"No," Marla said. "I just missed him. And I guess... I can get territorial. Probably because of how I was raised."

"Probably. Come here. Let me paint your nails."

Marla looked down at her steel-toed boots and thought of her sweaty feet inside. She hadn't painted her toenails since junior high. "Seriously?"

"Get over here before I decide I should braid your hair, too."


Artie brooded. He spent long hours in his office, yelling on the phone, and poring over the non-erotic books in his library (they were kept in a secret room, which actually had a bookshelf for a door, like something from a story). He paced, and mumbled, and whenever Ernesto came over they yelled at each other behind closed doors. Dinners were a rather strained affair, and the apprentices were all glad that half the time Artie never even came to the table.

He didn't send them out on missions, either, which gave them all rare and blessed free time. Marla and Jenny and Daniel just tried to stay clear of Artie's wrath, and spent as much time as possible out in the city, enjoying the last of the warm weather. They all spent a lot of time studying, too, with Lao Tsung – who had a nasty cough lately, though the cold didn't seem to slow him down at all – and pursuing their own magical studies, practicing in the real world or Artie's London, honing their skills through overlearning. Marla spent most nights in Daniel's bed. Apart from their boss's crankiness, it was a golden time.

About a month after the meeting with Rasmussen, Artie called them together. "I've been a shitty teacher. I'm sorry about that. I've been trying to figure out what the Limey bastard's got planned, and that's important, but I shouldn't neglect you three. So I'm gonna make it up to you. There's a council meeting tonight. I'm taking you all with me."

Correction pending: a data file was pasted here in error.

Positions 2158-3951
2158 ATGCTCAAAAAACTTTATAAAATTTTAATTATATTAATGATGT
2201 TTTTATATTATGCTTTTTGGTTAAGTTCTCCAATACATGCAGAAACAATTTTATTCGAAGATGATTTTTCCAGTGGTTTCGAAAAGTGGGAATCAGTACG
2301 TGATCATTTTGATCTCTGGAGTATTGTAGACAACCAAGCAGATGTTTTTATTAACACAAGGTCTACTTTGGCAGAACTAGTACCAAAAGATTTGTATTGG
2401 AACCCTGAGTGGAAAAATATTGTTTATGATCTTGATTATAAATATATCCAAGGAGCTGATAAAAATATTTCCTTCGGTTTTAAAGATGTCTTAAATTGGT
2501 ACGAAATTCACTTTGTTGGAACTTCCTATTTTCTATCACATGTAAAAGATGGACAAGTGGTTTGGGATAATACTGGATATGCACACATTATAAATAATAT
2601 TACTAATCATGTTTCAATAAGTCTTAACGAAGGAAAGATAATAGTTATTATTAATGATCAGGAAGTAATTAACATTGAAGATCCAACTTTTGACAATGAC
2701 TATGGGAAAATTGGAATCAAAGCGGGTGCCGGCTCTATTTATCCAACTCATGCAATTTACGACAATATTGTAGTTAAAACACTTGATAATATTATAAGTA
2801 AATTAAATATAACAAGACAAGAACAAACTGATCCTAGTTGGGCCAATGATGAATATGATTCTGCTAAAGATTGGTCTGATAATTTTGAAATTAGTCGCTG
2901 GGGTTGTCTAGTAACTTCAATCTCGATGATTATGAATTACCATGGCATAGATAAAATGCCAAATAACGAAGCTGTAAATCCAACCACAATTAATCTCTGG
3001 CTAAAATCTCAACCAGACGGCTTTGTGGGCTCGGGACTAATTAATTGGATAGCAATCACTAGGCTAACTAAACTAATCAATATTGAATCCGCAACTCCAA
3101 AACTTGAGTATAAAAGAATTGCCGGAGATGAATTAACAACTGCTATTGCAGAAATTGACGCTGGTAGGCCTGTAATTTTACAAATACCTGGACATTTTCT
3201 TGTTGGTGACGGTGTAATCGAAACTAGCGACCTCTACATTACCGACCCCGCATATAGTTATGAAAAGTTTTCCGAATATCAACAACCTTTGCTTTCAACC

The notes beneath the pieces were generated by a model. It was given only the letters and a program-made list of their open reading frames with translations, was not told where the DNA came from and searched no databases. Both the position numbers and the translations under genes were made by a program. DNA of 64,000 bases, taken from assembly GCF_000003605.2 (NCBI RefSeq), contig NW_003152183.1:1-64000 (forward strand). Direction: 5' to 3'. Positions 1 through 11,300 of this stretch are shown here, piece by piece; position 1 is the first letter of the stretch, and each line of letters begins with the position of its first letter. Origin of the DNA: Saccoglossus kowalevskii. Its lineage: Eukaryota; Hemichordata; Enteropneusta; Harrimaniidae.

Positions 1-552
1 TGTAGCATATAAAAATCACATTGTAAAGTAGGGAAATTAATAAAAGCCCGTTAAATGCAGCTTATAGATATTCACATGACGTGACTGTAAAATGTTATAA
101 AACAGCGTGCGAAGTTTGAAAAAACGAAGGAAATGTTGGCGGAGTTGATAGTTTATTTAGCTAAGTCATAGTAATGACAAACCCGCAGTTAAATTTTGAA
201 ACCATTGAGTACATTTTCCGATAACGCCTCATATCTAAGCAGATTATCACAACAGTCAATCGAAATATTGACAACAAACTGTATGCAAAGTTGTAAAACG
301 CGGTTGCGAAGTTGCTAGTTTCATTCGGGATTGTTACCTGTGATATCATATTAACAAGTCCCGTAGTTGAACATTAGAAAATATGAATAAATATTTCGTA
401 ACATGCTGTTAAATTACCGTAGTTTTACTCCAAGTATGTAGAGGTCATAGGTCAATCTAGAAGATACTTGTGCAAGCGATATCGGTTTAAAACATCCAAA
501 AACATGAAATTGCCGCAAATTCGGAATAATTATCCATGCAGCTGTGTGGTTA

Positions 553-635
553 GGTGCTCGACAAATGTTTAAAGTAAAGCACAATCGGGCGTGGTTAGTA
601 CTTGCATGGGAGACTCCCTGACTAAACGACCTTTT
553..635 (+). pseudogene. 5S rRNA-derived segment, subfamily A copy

"Whoa," Daniel said. "I thought Ernesto usually went with you?"

Artie closed his eyes, briefly. "Maybe don't say his name today, okay? We're having... a difference of opinion. I'm not too happy with him. Meeting's at sunset. You three dress nice. Don't make me look bad. See you then." He went back to his office and shut the door.

"Awesome," Daniel said. "We finally get to meet Sauvage, Cochran, Sorenson, the Chamberlain, the Bay Witch..."

"So this is, like, a meeting of all the sorcerers?" Marla said. She had only the vaguest understanding of the city's magical organization, except that Artie was pretty well up in the hierarchy, but not at the top.

"Yeah." Jenny nodded. "They don't meet often, maybe once a year I guess, unless there's some big emergency. It's like... a meeting of the Five Families from The Godfather or something. I've never been to one, but Ernesto's told us about them."

"Should be interesting," Marla said.


Except it wasn't that interesting, at first. The meeting was in a sparsely, but elegantly, furnished penthouse apartment belonging to one of the sorcerers, a bald black man named Hamil. Their group was among the first to arrive, and Artie went straight to eating canapes and talking to a group that included Hamil, a slim Asian man, an old white guy with a nose big as a cowcatcher, and a gorgeous blonde woman with wet hair. The apprentices drifted toward a knot of other younger people by the windows.

A serious-faced, dark-haired young man, maybe in his mid-twenties, turned and looked them up and down. "Ah," he said. "You must be Mann's brood."

" I guess so," Marla said, and he nodded with exaggerated dignity.

"I am Gregor, Mr. Cochran's protιgι. I am studying the ways of divination."

"Huh. I'm Marla. I mostly break stuff. This is Jenny – she mostly burns stuff."

"We've met before," Jenny said, voice unusually frosty, and turned away to talk to another apprentice.

"Uh," Marla said. "And this is Daniel."

"Ah, the Breatharian," Gregor said, with the ghost of a smile.

"What's a Breatharian?"

"Crazy idiots who die of starvation," Daniel said. "Or else liars. Mostly con artists who claim they can teach people Inedia – the ability to live on spiritual energy alone, with no need for food or drink, just air. They say they can live on light."

"But you can live on light," Gregor said. "Correct?"